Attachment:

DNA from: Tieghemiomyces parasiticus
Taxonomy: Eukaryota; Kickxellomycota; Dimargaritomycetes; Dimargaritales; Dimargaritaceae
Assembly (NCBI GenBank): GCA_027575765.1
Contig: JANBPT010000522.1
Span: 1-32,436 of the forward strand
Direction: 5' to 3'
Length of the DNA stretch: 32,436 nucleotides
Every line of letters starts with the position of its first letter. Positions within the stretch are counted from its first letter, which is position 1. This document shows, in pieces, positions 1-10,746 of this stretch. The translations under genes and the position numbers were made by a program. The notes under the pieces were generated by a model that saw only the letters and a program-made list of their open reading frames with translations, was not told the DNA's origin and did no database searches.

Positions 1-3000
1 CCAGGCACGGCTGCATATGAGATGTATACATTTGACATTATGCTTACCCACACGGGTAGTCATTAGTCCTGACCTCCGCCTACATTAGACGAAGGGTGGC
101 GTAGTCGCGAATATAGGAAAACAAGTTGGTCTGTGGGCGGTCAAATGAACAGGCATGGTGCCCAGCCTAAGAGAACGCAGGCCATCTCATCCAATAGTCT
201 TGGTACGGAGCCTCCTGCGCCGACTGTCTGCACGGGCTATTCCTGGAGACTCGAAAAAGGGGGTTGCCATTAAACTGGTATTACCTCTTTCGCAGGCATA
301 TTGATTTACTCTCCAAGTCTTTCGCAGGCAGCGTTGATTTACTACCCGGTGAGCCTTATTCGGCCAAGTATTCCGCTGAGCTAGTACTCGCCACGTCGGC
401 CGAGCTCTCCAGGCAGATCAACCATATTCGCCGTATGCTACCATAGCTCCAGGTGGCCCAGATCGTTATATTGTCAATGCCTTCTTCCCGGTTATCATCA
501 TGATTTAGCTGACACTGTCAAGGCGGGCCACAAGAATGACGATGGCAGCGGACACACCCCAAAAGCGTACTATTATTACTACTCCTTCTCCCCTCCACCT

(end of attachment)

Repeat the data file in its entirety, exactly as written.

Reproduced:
DNA from: Tieghemiomyces parasiticus
Taxonomy: Eukaryota; Kickxellomycota; Dimargaritomycetes; Dimargaritales; Dimargaritaceae
Assembly (NCBI GenBank): GCA_027575765.1
Contig: JANBPT010000522.1
Span: 1-32,436 of the forward strand
Direction: 5' to 3'
Length of the DNA stretch: 32,436 nucleotides
Every line of letters starts with the position of its first letter. Positions within the stretch are counted from its first letter, which is position 1. This document shows, in pieces, positions 1-10,746 of this stretch. The translations under genes and the position numbers were made by a program. The notes under the pieces were generated by a model that saw only the letters and a program-made list of their open reading frames with translations, was not told the DNA's origin and did no database searches.

Positions 1-3000
1 CCAGGCACGGCTGCATATGAGATGTATACATTTGACATTATGCTTACCCACACGGGTAGTCATTAGTCCTGACCTCCGCCTACATTAGACGAAGGGTGGC
101 GTAGTCGCGAATATAGGAAAACAAGTTGGTCTGTGGGCGGTCAAATGAACAGGCATGGTGCCCAGCCTAAGAGAACGCAGGCCATCTCATCCAATAGTCT
201 TGGTACGGAGCCTCCTGCGCCGACTGTCTGCACGGGCTATTCCTGGAGACTCGAAAAAGGGGGTTGCCATTAAACTGGTATTACCTCTTTCGCAGGCATA
301 TTGATTTACTCTCCAAGTCTTTCGCAGGCAGCGTTGATTTACTACCCGGTGAGCCTTATTCGGCCAAGTATTCCGCTGAGCTAGTACTCGCCACGTCGGC
401 CGAGCTCTCCAGGCAGATCAACCATATTCGCCGTATGCTACCATAGCTCCAGGTGGCCCAGATCGTTATATTGTCAATGCCTTCTTCCCGGTTATCATCA
501 TGATTTAGCTGACACTGTCAAGGCGGGCCACAAGAATGACGATGGCAGCGGACACACCCCAAAAGCGTACTATTATTACTACTCCTTCTCCCCTCCACCT